Are Millenials the key to resolving government’s woes?
By Stephanie Slade,
Reflecting on last week’s eleventh-hour deal that narrowly prevented the United States from defaulting on its public debt, some government employees and experts wondered if the Millennial generation might hold the key to solving the partisan gridlock that has gripped Washington more than once this year.
“Studies do quantify characteristics of Millennials that have some interesting points,” Code for America founder Jennifer Pahlka said. In her experience, today’s young adults are, in many cases, “fantastic at ignoring the politics and jumping in with fixes, hacks, improvements, solutions.”
Not only do young people possess traits that could help break stalemates and broker deals -- they also have good reasons to want to do so.
After all, Millennials are the ones who “will have to pay the bills for the last 30 years of voodoo economics, greed and stupidity,” systems architect Mark Dixon said.
Bill Brantley, a human resources specialist at the Office of Personnel Management, was not convinced that any one generation is better at problem solving than others. “Way too many generalizations here,” he said. “I’ve met some pretty innovative and open-minded 60-year-olds.”
Most discussion participants charted a middle course and believed the most effective organizations are those that marry more experienced leaders with fresh-thinking up-and-comers.
“I think the problem is too many like-minded people in charge,” Department of Commerce employee Carol Davison argued. “Mix it up by ability, age, faith, gender, race, sexual preference... so we can see challenges and opportunities from many standpoints.”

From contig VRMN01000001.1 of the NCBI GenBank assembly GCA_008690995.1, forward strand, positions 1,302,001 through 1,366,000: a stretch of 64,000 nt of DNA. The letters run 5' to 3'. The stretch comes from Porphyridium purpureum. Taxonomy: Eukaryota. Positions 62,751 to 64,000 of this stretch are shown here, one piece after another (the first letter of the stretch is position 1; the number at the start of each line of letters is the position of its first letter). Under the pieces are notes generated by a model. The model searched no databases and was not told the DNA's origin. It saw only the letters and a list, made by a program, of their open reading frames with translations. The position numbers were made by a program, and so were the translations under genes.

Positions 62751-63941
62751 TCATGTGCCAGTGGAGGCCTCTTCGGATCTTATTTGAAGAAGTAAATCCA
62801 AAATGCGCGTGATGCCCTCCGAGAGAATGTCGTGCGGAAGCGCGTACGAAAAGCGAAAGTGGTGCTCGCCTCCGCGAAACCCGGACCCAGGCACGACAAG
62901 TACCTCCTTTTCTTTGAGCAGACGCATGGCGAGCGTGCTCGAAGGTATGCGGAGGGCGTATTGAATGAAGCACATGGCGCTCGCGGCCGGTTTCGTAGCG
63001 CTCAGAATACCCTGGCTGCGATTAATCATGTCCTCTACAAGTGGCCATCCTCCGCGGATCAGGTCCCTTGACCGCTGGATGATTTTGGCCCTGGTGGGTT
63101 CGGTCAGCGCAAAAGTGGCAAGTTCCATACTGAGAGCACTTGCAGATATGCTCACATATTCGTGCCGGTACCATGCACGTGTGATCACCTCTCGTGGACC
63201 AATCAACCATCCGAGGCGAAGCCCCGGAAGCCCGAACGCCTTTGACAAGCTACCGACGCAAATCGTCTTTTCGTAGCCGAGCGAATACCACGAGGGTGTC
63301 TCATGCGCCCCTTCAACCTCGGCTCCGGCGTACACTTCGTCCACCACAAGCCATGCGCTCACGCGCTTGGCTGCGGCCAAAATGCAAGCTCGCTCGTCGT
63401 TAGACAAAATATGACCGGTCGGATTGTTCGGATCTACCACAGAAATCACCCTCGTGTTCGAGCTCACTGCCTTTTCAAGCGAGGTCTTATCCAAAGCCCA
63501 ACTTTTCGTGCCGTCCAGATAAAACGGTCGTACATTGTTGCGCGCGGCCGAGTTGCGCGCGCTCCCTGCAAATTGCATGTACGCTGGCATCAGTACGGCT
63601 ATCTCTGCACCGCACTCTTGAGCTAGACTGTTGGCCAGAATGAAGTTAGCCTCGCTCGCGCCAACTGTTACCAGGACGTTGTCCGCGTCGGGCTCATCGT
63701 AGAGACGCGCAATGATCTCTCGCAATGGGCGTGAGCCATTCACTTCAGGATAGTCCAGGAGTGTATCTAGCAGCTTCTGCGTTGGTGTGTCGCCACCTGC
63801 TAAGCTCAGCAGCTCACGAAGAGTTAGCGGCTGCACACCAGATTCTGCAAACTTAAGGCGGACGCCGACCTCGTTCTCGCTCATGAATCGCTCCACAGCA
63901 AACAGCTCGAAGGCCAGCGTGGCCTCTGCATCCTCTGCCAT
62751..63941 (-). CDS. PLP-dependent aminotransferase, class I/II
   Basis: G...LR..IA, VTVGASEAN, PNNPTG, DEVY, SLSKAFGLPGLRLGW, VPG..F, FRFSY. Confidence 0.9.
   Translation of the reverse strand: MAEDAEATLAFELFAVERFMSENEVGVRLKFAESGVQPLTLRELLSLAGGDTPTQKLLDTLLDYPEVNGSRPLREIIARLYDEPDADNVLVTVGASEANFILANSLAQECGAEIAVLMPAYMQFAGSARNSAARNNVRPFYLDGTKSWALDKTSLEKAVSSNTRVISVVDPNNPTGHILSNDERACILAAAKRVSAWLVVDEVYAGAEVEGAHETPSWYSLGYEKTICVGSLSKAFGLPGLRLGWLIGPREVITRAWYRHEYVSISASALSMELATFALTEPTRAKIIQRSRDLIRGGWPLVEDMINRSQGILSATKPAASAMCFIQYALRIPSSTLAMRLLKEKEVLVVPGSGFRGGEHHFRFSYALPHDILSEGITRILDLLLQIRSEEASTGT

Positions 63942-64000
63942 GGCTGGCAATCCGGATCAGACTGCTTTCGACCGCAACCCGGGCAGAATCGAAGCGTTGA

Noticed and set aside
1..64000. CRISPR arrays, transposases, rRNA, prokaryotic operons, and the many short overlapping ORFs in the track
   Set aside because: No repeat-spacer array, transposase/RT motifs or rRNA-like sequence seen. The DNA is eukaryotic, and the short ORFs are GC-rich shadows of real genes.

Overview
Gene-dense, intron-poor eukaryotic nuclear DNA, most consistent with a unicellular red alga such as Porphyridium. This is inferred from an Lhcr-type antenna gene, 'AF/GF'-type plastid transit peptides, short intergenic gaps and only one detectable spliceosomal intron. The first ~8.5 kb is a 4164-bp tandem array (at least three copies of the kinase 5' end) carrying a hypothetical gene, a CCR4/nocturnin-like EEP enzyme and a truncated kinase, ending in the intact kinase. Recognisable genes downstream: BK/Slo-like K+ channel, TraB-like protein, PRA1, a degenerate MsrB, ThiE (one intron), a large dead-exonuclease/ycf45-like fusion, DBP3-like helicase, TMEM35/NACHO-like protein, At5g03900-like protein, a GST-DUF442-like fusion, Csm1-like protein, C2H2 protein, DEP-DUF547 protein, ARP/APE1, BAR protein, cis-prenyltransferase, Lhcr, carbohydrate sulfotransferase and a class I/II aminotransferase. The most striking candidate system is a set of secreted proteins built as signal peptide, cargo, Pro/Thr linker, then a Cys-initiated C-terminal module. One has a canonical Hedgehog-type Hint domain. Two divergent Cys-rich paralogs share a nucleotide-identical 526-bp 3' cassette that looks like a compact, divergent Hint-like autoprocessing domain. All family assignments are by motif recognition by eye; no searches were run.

Federal employee Susan Thomas agreed. “I don’t want to hire people who are mirror images of myself. I want diversity on all fronts and fresh ideas and viewpoints,” she said.
A few commenters offered creative suggestions on ways to incorporate Millennials into the decision-making process. Among the ideas was one called “reverse mentoring,” where junior employees take responsibility for the development of their more senior counterparts.
“While a baby boomer may not be willing to let a Gen Xer or Gen Yer call the shots directly, reverse mentoring would allow the baby boomer to learn some things from the Xers and Yers through a mentoring relationship,” Department of Homeland Security senior analyst John Sim said. This would give the ultimate decision maker “additional tools” and help Millennials’ perspectives to be taken into account.